Jimmy Buffett, 'Margaritaville' Magnate And Parrotheads' Pied Piper
The magnate of Margaritaville, circa 1970. Photo by Michael Ochs Archives/Getty Images
Jimmy Buffett has "Margaritaville" to thank for his image as the pre-eminent beach bum and singing sailor, and the song has made him one of the richest musicians working today. The laid-back lifestyle of Hawaiian shirts, flip flops, and island paradises turned out to be hugely appealing to his fans, who (putting their own spin on the Deadhead idea) are known as Parrotheads. His empire includes restaurants and resorts, and his artistic output includes not just albums and concerts but also musicals and books. Buffett's net worth is over $560 million -- not bad for a kid from Pascagoula, Mississippi.
Buffett's his story tracks a lot differently than some of the other rags to riches musicians. For one, he didn’t learn how to play the guitar until he was in college at Auburn University. And while Buffett has earned a mint playing music, he’s raked in cash as a businessman and writer as well! Here’s the story of Mr. Margaritaville himself, Jimmy Buffett.
Son Of A Son Of A Sailor
Born on the Gulf Coast, young Jimmy Buffett knew his way around a boat. His nautical knowledge was thanks to his grandfather who was a sailor. Amazingly, Buffett only picked up a guitar during college to meet girls. That's a well-traveled path, but it would earn the sun-soaked magnate heaps of money. But first, he tried his hand at the get-rich-never profession of journalism.
Writing In Music City
Music was clearly in Buffett’s future but first, he went to work writing about his eventual profession for Billboard magazine. He was the hard-charging journalist who broke the news that Flatt and Scruggs were breaking up. After moonlighting as a first mate in the yachting community, Buffett finally started playing his guitar in Nashville before moving on to Key West to develop his self-proclaimed “Gulf and Western” or “Drunken Caribbean Rock n Roll” as he once called it in 1978.
The Mayor Of Margaritaville
After a few albums of moderate success, Buffett started making his bones touring the country. His laid back beach bum style became a real draw and made Buffett far more money than selling albums. However, that was before he wrote the billion-dollar song, “Margaritaville.”
The song that spawned an empire was written by Buffett in Austin, Texas while touring, “It was a hot day and I had a couple of margaritas," Buffett recently recounted to Rolling Stone. "I was a bit hungover, but I started writing the song on my guitar case at the Austin airport. It was written in five minutes. I wasn’t wasting away–I was working my ass off. I thought, 'This is a pretty good song.'"
It’s 5 O'clock Somewhere
That hangover-inspired Margarita masterpiece peaked at number #8 on the charts and turned Buffett from a good concert musician into a money-making monster. "Since I wrote the song 40 years ago, 'Margaritaville' has affected just about everything we’ve done," Buffett said. "From getting me on the radio first, to the evolution of the brand in so many areas that we couldn’t possibly conceive of in the beginning."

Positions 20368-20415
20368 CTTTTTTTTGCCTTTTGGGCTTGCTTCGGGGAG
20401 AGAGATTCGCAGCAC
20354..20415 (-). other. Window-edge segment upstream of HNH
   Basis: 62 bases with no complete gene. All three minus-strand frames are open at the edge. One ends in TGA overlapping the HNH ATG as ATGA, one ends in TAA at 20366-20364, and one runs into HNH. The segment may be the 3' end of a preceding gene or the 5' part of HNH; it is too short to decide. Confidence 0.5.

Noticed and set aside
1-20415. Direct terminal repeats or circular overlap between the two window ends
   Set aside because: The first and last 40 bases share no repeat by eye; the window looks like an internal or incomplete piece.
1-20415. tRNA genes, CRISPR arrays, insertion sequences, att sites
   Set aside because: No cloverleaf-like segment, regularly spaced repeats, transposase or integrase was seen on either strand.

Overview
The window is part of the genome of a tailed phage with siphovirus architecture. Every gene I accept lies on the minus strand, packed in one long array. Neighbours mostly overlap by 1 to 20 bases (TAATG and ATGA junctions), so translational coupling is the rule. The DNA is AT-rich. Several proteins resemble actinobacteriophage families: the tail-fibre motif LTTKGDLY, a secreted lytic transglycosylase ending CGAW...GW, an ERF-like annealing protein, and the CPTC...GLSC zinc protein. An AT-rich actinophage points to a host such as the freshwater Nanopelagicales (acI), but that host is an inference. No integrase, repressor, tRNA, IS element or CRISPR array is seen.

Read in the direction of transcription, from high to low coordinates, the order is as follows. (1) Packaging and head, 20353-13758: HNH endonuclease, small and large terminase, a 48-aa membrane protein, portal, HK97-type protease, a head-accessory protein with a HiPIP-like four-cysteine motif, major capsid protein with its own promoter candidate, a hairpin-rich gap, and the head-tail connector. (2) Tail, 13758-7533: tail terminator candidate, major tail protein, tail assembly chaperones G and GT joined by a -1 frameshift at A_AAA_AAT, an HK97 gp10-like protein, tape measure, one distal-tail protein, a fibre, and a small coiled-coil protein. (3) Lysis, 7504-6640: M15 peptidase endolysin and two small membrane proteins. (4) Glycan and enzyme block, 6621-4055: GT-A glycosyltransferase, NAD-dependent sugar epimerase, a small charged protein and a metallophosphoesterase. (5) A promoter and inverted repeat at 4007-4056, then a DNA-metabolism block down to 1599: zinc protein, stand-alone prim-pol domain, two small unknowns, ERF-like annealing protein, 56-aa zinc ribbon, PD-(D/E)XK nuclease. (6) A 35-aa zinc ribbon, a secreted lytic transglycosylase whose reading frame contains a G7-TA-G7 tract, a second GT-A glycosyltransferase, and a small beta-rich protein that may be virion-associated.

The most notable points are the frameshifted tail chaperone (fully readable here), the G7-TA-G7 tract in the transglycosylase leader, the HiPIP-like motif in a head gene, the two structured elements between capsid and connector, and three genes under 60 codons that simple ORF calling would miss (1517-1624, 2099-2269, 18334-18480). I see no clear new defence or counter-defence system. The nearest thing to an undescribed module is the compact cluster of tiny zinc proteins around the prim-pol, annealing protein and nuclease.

When you take into account all the restaurants, casinos, resorts, and apparel, “Margaritaville” stands as the most lucrative song in music history! The savvy businessman has even recently started a retirement village called “Latitude Margaritaville” in Daytona Beach, Florida, that is estimated at $1 billion.
A Prolific Performer
Jimmy Buffett is more than one song -- yes, "Margaritaville" is his signature and it's the branding on his restaurants, resorts and airport taverns. But in his 50-year career, he's released 27 studio albums, starting with Down to Earth in 1970. Better-known discs, on which he honed his true sound, include A White Sport Coat and a Pink Crustacean (1973), Living and Dying in 3/4 Time (1974), A1A (1974), and Havana Daydreamin' (1976). The single "Come Monday" was a hit in 1974, but it was of course "Margaritaville" that propelled his breakthrough album, Changes In Latitudes, Changes In Attitudes (1977) to #3 on the US Country chart and #13 on the Billboard Hot 200. By 1985, Buffett was king of the genre he'd invented, with enough memorable tunes to put out a best-of compilation that, to those in the know, lived up to its title: Songs You Know By Heart. "Cheeseburger In Paradise," "Fins," "Volcano," "Pencil Thin Mustache," "He Went to Paris," "A Pirate Looks at 40" and numerous others from this 7x-platinum seller are anthems to the working stiffs who wish they could throw it all away and live life like, well, a Jimmy Buffett song.
A Hard Working Man Behind That Sun Glazed Stoner
Don't buy the image of Buffett as a slacker, drifter, or stoner -- he may have lived those identities at various stages in his life, but overall he's one of the hardest working men in show business. From best-selling books to over 40 different tours and an upcoming Broadway play, Jimmy Buffett the carefree troubadour looks much more like Jimmy Buffett, Inc, an international conglomerate and marketing juggernaut.
He and his backing band, The Coral Reefer Band, have even gotten into the medical marijuana scene. As the merchant of music would say “I just want to live happily ever after, every now and then.”
Tags: Jimmy Buffett
Like it? Share with your friends!